Serges Saidi Mutima, DRC

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Serges Saidi Mutima

I was in Eastern DRC when I heard of the Bridge2Rwanda scholarship programme. A friend of mine called and told me about it, and I just took up the opportunity. I went and took the test and written interviews. We were very many, but I had a chance to be among those selected to spend sixteen months preparing for college and life after.

Now we are in the process of trying to get what we need to qualify. I come from a French background where we don’t take English seriously, so we have to study a lot to be able to do the TOEFL and SAT exams.

Quintia Iradukunda, Burundi

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Quintia Iradukunda

A week after we did interviews, I received a call informing me that I had been selected for the scholarship programme. Only four of us qualified out of the 40 students who applied. 

I was so happy because I knew it was a big opportunity for me. I knew two other students who had been here a year before, and had succeeded. I told my parents that I had got a scholarship in Rwanda and they gave me their blessings.

At the time I was already doing Business Administration at the International Leadership University of Burundi, but I had to drop everything to come here.

Perfect Mfashijwenimana, Rwanda

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Perfect Mfashijwenimana, Rwanda

I studied at Petit Seminaire Ndera near the airport at Kanombe. My experience in this seminary was about working hard. Every time, we were being told to work hard. At first I did not understand why. In my S5, a friend of mine was joining Bridge2Rwanda. He was not so good, but what I had learnt about him is that he worked hard and made sure everything he did was in favor of him studying.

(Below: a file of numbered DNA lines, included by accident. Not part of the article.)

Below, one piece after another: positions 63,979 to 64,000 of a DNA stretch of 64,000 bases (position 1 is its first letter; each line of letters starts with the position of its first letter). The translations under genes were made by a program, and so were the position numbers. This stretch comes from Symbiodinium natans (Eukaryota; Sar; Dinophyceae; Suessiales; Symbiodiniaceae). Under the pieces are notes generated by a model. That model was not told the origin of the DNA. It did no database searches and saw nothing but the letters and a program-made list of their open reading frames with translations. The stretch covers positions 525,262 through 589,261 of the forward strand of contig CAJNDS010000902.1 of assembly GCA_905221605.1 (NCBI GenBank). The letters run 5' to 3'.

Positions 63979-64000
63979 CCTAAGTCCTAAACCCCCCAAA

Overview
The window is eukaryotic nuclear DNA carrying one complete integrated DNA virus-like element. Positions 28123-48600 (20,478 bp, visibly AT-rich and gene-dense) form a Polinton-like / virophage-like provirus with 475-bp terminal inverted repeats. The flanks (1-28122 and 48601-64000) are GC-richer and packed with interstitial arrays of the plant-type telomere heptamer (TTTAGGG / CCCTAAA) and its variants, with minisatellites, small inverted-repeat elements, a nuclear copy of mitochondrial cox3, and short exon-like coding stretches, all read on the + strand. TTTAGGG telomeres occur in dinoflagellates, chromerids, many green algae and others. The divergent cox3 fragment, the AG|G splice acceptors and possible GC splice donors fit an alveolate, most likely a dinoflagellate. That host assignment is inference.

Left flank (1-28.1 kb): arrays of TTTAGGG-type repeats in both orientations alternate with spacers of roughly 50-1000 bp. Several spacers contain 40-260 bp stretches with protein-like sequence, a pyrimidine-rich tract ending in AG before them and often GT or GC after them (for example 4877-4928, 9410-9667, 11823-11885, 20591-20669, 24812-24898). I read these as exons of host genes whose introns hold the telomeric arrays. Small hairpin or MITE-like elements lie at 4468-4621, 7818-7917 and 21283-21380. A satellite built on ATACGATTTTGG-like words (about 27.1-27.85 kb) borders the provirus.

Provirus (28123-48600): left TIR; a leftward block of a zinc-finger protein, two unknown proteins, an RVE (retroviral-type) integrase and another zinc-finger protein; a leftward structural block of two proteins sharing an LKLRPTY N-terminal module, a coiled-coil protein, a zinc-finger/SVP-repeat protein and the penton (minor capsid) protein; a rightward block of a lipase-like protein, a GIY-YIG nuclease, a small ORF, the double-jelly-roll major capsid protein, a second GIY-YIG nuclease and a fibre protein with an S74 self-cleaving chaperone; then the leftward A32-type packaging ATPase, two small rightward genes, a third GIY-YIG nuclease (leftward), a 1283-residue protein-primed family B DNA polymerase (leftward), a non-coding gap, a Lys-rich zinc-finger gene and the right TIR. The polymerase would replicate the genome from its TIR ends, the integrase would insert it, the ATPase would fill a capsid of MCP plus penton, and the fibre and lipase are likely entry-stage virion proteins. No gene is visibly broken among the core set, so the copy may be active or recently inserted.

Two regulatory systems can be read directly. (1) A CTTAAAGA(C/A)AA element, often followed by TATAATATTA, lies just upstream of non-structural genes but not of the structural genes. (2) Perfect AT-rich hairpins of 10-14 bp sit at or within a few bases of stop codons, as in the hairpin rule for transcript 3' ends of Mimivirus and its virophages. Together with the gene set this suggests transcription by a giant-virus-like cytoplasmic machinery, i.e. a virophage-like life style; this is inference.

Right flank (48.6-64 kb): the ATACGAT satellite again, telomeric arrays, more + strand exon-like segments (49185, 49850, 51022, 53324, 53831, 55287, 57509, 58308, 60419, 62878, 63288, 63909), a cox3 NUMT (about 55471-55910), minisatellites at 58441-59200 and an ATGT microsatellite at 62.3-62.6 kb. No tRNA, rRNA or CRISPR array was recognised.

I told myself why can’t I take his example? I tried and it worked. After S6 I performed very well in the national exams, something I did not expect. That is when I gained the confidence to apply for this scholarship.

Mary Ingabire, Rwanda

I have been here only two months, but already I can sense the change in me. When I came I was a little naïve and a kid.

Bridge2Rwanda gives you a sense of direction and makes you mature. They don’t impose anything on you, but the lessons you learn make you grow up. The talks with teachers and visitors mature you. We receive very many people who have had long walks in their lives, and those people inspire us. They give you reason to know why you are here, and why you are going abroad. We don’t go abroad to just have fun and not come back. Bridge2Rwanda we have a reason, which is to go out there and get the knowledge, and return with it to develop the country and give back to society.

As a student, we don’t pay anything to Bridge2Rwanda. You only give them your sincerity, the truth within you, hard work, and being yourself.

editorial@newtimes.co.rw